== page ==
Fatah: Fayyad remains candidate for PM of Palestinian unity government
Fatah parliament member Faisal Abu Shala says that the PM issue will be decided during the Abbas-Meshal meeting in Cairo next Friday.
Palestinian Authority Prime Minister Salam Fayyad has been and remains PA President Mahmoud Abbas' candidate for prime minister in a unity government with Hamas, Fatah parliament member Faisal Abu Shahla said on Wednesday.
Abu Shahla added, however, that the matter will only be decided when Abbas meets with Hamas leader Khaled Meshal in Cairo next Friday.
On Tuesday, Palestinian sources said that Fatah and Hamas agreed to hold elections next May and are due to establish a caretaker government in the coming weeks which will exclude Fayyad.
According to Palestinian sources, a breakthrough in Egyptian mediation efforts occurred in recent days, ahead of the Abbas-Meshal meeting expected to take place next Friday.
The Fatah-Hamas agreement came to fruition after the committee appointed by the United Nations Security Council to investigate the Palestinians' membership request said the Palestinian Authority did not fulfill the necessary requirements since it did not control the Gaza Strip.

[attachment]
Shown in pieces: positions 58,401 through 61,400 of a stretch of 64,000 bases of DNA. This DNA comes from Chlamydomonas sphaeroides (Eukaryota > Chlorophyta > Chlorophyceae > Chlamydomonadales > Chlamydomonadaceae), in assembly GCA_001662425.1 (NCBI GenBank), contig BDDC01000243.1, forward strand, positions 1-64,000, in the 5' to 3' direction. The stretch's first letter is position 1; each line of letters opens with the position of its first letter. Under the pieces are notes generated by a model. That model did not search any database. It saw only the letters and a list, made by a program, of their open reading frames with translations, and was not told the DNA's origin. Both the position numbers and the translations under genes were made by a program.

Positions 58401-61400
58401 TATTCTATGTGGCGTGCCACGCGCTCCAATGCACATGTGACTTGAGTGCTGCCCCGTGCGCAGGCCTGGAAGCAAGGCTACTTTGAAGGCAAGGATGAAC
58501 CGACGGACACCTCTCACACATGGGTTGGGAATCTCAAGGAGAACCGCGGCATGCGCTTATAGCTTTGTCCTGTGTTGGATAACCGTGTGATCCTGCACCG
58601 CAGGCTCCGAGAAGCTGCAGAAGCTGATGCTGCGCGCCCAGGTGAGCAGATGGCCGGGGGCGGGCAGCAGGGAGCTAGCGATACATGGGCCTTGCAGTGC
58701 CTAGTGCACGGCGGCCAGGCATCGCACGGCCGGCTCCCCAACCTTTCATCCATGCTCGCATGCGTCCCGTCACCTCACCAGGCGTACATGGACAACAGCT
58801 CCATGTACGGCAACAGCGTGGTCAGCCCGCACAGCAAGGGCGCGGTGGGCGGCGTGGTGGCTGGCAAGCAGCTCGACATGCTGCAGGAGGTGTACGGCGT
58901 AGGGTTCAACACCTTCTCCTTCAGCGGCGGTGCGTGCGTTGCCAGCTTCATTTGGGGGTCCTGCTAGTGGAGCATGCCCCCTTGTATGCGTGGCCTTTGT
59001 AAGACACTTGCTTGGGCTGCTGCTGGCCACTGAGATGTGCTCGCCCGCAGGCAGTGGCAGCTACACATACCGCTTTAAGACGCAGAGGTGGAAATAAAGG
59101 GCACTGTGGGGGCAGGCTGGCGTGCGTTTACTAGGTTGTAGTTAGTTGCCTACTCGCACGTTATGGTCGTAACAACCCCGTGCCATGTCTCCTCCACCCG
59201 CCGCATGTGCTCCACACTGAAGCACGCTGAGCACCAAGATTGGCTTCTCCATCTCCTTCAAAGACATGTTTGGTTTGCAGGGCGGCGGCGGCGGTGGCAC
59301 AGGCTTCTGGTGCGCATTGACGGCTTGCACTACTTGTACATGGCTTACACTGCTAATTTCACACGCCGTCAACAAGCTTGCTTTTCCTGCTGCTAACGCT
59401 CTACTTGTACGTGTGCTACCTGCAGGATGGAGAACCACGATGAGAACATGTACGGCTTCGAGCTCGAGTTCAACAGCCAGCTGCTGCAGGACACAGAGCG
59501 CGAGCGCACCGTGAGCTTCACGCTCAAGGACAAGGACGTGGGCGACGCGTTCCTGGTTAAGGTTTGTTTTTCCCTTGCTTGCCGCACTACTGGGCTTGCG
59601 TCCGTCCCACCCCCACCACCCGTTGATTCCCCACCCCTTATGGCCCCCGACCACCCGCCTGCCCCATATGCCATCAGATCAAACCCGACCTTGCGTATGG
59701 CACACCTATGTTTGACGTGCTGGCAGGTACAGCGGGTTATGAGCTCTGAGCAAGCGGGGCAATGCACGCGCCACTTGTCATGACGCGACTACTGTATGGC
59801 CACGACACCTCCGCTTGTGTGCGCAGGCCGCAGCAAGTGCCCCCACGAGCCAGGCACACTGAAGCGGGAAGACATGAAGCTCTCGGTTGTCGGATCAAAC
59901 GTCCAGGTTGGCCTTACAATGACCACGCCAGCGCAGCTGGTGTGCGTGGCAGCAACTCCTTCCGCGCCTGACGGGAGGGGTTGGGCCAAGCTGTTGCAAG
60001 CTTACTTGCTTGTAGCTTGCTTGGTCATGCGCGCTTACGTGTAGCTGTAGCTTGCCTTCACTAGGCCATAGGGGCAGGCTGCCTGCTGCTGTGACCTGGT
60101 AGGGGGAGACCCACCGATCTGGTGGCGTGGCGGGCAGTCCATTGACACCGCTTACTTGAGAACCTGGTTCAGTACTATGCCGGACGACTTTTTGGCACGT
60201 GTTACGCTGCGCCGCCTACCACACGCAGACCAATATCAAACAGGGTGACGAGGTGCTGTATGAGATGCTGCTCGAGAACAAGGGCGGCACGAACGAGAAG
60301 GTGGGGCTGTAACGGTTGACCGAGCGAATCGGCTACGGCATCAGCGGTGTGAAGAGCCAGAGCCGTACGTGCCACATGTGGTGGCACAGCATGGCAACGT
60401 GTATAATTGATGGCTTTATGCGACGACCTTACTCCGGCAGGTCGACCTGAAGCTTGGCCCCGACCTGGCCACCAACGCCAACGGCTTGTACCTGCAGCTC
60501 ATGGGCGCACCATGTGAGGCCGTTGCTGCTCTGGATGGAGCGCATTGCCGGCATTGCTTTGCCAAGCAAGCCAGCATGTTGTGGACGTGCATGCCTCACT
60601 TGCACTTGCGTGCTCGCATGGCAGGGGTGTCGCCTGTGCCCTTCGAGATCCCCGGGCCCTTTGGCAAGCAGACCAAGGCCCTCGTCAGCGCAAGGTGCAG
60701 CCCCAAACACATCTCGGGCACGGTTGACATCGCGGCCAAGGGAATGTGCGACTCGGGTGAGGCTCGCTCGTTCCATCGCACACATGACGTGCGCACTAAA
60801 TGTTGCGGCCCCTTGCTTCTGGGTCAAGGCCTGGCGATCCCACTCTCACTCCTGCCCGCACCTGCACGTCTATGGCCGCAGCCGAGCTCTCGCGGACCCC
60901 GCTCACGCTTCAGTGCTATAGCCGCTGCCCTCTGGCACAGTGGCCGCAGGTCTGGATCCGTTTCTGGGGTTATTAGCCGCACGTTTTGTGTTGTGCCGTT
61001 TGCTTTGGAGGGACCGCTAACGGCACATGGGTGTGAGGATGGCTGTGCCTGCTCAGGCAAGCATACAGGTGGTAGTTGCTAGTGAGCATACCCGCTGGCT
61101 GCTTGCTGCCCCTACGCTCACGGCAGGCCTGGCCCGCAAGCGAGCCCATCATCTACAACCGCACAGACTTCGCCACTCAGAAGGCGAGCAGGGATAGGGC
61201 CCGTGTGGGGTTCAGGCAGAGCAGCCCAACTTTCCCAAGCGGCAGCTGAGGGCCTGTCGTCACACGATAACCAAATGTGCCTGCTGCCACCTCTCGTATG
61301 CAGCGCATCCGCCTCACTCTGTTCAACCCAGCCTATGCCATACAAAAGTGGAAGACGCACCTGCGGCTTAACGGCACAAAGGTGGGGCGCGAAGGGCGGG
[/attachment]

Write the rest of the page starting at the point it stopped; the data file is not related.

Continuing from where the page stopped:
The new agreement is expected to unite the two governments and aid the PA in gaining a majority in the Security Council. Abbas' refusal to replace Fayyad was one of the major obstacles to carrying out the reconciliation agreement achieved six months ago.
Azzam Ahmad, a senior Abbas aide, told Palestinian reporters this week that Fatah has decided to present a replacement to the prime minister.
Fayyad himself said Monday he would not stand in the way of an agreement. "I have always called for ending the split," he said. "I call upon the factions to find a new prime minister and stop claiming that I'm the obstacle, because I was never an obstacle and will never be."
Even if an agreement is reached in Cairo, implementing it is far from certain. The sides will still have to agree on a list of ministers in the new government, budget issues and how to combine rival security forces.
Any government that includes Hamas would also be shunned by Israel and the West, which have both branded the group a terrorist organization.
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